When I was a kid, our house had two large Liquidambar trees in our front yard. I loved watching the green leaves change color each year. In mild winter years the leaves turned golden with hints of orange, in colder years the leaves turned red and purple.
One unpopular feature about sweet gum are the seed pods, also called “sticker balls,” “burr balls,” and “monkey balls.” Although striking looking while hanging on the tree, as a kid they made jumping in raked leaf piles painful. Luckily, a variety called L. styraciflua ‘rotundiloba’ is available. It has rounded leaves, produces the same fall color but lacks the “balls” of the original variety.
Sweet Gum Varieties
If you don’t mind the seed pods, there are several varieties of sweet gum to choose from. Visit your local nursery or garden center and ask a certified nursery person about them. Interestingly, some varieties are more likely to turn purplish colors in fall while others have orange and yellow hues. ‘Palo Alto’ is a great variety to grow in California.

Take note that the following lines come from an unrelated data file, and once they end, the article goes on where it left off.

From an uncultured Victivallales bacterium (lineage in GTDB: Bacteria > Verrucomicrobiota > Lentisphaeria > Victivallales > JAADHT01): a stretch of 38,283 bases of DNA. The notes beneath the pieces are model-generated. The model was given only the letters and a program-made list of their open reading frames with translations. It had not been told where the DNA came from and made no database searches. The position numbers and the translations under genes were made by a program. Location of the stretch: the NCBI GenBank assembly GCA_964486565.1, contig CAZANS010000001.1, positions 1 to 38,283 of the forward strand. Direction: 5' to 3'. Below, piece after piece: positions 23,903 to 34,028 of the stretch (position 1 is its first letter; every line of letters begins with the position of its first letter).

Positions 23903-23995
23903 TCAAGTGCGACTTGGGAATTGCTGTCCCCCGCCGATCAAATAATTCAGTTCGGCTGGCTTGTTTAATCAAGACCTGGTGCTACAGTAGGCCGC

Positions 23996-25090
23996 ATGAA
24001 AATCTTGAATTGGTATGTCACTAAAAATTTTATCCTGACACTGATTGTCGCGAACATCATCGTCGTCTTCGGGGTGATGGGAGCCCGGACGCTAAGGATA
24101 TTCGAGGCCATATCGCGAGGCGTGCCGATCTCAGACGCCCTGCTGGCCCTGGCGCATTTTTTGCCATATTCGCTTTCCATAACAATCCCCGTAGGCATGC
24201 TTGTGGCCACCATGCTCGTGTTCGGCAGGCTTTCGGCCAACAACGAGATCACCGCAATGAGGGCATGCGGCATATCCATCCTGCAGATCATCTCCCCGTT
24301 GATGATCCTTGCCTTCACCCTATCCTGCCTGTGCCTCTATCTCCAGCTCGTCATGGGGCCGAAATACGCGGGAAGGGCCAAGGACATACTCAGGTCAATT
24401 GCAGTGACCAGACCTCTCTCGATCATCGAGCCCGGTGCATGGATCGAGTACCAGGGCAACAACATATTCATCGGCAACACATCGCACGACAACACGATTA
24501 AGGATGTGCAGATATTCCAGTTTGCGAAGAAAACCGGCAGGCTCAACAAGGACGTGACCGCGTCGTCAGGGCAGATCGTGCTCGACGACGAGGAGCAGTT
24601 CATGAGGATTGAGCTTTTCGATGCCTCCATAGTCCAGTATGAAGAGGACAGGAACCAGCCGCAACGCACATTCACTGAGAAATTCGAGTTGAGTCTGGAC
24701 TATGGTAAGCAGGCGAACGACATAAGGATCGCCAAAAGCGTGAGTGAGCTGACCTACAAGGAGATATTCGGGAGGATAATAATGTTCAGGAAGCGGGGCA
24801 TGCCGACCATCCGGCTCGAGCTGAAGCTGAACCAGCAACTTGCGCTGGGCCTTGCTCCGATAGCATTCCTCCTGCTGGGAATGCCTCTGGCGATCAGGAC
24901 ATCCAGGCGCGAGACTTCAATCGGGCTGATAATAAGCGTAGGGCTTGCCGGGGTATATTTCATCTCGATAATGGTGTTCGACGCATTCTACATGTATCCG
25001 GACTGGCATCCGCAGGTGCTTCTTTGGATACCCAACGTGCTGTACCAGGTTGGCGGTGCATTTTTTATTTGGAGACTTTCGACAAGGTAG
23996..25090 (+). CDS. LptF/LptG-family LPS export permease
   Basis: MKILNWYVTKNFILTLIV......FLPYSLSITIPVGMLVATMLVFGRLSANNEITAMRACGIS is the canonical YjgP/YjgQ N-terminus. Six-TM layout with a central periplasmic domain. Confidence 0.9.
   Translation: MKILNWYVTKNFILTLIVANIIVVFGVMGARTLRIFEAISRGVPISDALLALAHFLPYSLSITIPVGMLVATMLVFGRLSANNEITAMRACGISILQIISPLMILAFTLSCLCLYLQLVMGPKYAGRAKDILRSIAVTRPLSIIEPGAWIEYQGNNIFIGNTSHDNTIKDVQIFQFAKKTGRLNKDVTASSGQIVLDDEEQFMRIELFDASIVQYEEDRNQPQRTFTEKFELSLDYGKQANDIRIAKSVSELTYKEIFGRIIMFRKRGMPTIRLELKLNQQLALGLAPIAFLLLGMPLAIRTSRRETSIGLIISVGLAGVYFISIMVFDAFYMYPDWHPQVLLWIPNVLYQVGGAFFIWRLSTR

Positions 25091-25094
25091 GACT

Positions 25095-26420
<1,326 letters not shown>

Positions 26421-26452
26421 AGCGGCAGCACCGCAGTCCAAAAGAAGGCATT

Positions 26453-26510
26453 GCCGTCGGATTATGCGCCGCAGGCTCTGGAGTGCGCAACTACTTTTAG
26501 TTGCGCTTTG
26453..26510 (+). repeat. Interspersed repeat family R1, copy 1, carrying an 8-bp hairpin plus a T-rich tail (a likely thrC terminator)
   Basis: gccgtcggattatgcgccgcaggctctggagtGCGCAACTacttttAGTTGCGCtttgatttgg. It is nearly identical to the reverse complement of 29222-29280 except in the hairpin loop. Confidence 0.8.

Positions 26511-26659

In California, not many pests and diseases bother Liquidambar, making it a low-maintenance tree. It does however, need to be trained and pruned while young. Read Landscape Gardening: Tree Training and Pruning https://www.anneofgreengardens.com/gardening-topics/landscape-gardening/tree-training-and-tree-pruning/ if you decide to plant one.
Liquidambar is not for every landscape, however. Most varieties grow to over 50 feet tall. This tree should not be planted close to buildings, sidewalks or power lines and needs considerable space to grow.
If you have a yard with adequate space for a tall, statuesque tree, definitely consider the liquidambar.
| USDA Zones: 6-10
Sun/Shade: Full Sun
Water Requirements: Moderate to Regular Water
Plant Spacing: 40-50′
Originally Published:December 13, 2010
Updated:September 29, 2016